There was an article on the Arts Professional site urging care in the Arts Council of England’s initiative to increase investment in libraries over the next decade. The author of the piece, Hassan Vawda, expresses concerns that attempts to revitalize libraries using arts may unintentionally damage all the beneficial elements of the library environment.
Statistics from DCMS’s Taking Part survey shows libraries are the only space used proportionally more by Black, Asian and ethnic minority (BAME) audiences than those who identify as White. In contrast, arts organisations and museums are used disproportionately by White audiences – despite more than a decade of language, policy and schemes aiming to support diversity.
People often have far more input into the way libraries are used as public spaces than they do with arts and cultural spaces – for all their outreach. At its best, the library is an intergenerational resource that adapts and moulds around the communities it finds itself in.
Outside the professional arts sector, libraries have engendered a trust that has eluded many traditional arts venues – and this must not be lost. The arts can definitely support the development of libraries, and amplify the case for reinvestment. But libraries must not succumb to the fate of the many art and culture-led spaces that have inadvertently become dominated by the middle classes.
As far as I know, there isn’t a similar effort in the U.S. to make libraries into trendy arts hubs. In fact, as Drew McManus pointed out today, the The Institute of Museum and Library Services is up for dissolution right along with the NEA, NEH and PBS.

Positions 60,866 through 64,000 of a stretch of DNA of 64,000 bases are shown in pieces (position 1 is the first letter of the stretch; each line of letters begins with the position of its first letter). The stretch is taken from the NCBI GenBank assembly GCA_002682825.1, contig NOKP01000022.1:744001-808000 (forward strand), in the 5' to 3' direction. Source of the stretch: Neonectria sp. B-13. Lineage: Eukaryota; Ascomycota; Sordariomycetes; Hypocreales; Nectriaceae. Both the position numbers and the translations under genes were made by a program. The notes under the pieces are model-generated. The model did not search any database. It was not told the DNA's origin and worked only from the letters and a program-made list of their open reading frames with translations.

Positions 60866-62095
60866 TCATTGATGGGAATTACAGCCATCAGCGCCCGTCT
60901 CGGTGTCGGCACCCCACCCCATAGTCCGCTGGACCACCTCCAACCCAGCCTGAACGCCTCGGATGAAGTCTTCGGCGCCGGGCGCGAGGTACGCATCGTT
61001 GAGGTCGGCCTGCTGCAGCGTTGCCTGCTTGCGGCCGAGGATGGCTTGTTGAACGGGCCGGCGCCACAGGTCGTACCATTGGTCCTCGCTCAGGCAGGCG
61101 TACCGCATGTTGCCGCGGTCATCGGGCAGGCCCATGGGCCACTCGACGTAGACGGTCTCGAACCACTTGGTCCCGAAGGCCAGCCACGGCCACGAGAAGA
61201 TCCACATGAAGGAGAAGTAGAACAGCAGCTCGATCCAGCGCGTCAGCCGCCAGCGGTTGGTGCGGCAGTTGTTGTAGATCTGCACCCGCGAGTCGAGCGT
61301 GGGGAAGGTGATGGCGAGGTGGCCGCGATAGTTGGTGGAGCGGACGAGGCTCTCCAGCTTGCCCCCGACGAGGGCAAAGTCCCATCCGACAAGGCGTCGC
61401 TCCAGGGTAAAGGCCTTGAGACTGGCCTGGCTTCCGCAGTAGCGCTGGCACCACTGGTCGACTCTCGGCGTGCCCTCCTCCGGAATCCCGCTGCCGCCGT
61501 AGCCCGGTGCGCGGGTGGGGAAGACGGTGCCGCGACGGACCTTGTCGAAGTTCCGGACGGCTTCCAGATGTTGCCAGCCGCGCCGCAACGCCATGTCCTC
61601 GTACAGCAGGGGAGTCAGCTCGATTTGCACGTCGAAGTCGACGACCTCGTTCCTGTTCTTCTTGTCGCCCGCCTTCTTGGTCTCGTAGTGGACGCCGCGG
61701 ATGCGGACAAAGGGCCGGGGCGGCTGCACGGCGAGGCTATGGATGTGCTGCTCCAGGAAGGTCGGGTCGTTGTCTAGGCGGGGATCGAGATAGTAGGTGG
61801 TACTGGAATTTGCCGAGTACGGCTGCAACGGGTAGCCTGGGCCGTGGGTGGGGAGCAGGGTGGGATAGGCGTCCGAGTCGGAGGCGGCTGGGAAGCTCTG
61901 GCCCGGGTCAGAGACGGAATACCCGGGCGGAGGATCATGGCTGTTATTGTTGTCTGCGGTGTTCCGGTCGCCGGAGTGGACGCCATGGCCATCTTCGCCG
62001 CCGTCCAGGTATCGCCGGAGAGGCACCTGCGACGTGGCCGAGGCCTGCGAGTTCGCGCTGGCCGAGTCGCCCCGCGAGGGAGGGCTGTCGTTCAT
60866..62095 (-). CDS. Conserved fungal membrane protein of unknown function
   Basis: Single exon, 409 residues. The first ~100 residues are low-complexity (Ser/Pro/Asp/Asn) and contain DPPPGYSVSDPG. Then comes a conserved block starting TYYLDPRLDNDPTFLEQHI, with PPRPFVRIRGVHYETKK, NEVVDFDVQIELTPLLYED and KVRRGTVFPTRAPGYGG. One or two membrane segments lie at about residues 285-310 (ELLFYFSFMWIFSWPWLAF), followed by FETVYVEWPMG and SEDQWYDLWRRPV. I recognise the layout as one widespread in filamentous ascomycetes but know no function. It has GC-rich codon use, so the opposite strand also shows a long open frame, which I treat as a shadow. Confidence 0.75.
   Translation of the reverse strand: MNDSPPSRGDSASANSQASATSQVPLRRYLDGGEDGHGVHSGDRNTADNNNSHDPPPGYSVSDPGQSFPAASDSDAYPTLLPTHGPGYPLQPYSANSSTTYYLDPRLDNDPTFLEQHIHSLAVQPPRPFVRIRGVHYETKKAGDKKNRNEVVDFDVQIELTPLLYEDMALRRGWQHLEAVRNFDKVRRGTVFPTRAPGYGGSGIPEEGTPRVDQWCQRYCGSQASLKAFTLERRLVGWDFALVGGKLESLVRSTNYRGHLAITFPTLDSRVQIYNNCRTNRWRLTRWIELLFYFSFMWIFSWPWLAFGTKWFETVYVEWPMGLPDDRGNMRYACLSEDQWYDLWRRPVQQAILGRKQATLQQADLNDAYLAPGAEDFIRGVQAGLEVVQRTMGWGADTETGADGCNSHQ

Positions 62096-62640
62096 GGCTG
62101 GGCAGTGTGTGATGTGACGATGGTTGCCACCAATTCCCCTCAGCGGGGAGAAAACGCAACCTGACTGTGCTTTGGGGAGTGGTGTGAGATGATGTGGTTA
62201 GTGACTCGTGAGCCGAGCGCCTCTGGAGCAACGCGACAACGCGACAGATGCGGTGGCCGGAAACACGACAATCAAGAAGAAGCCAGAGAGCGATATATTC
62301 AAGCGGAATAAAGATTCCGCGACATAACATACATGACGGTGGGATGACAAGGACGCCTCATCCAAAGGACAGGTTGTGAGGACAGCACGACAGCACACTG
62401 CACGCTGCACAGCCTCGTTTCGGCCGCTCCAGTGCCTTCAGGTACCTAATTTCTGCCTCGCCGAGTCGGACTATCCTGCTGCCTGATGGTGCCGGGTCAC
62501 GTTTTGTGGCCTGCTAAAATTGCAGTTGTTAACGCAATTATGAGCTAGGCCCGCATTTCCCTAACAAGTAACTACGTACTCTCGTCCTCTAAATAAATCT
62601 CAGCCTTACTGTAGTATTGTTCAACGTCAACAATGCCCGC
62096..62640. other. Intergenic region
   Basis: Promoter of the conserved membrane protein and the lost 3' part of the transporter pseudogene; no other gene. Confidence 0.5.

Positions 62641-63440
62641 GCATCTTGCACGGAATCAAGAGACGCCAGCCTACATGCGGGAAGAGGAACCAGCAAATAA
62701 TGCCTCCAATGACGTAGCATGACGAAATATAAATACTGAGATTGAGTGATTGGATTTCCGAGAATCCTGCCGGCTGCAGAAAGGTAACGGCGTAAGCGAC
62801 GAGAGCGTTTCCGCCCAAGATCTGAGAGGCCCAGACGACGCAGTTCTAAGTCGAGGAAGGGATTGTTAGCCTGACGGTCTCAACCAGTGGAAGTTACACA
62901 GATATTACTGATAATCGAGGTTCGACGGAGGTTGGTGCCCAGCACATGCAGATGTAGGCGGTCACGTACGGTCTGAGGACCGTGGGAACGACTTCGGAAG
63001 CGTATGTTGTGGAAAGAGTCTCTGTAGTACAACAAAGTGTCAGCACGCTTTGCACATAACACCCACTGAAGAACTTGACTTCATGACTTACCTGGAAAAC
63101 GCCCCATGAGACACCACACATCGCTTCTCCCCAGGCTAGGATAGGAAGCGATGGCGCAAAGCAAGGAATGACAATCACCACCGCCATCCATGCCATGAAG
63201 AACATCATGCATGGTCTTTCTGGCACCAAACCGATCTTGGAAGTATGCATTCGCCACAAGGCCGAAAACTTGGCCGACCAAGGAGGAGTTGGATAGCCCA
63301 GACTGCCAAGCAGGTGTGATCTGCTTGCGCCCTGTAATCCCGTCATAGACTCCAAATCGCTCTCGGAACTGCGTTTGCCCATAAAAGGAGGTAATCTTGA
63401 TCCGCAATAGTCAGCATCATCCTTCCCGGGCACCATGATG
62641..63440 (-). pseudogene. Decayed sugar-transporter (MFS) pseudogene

However, pretty much all the observations Vawda makes about libraries in England are true for libraries in the U.S. Even if Black, Asian and ethnic minorities don’t use libraries in greater proportion than those who identify as White in the US, I feel pretty secure in saying libraries are visited by a much more ethnically and socio-economically diverse group than most arts entities.
Reading this article it struck me that there is potential to “get it right,” as it were. As Vawda mentions, arts organizations have a long history of outreach efforts that have had middling results.
The opportunity exists then in putting a lot of effort into studying very closely the environment libraries provide, both in general and as specifically appropriate to their neighborhoods/communities and implementing radical changes to transform existing arts organizations.
Or, perhaps more pragmatically, arts organizations can bring their resources to libraries and be guided by them about how those resources are deployed.
I say this is the more pragmatic option because in all likelihood, in choosing it, an arts organization is acknowledging the great difficulty established arts organization would have implementing the sort of internal radical change required to cultivate the level of trust engendered by libraries. Even this would be a difficult decision for many since there is no guarantee that a close partnership with the library will ever increase the level of direct participation with the arts organization.
If the organization has the internal will to implement former option of providing an experience with the same sense of openness and user agency provided by a library, partnering with the library would already be part of the plan or the organization would already be hitting satisfying benchmarks and see no pressing need to partner.
Though with as imaginative as people are and as different the dynamics of every community, it is distinctly within the realm of possibility that some few arts organization wouldn’t have to radically change their business model and philosophy.
Pretty much either option requires a recognition that if the people you are dedicated to serving won’t come to you, you need to move toward them and meet them where they are.
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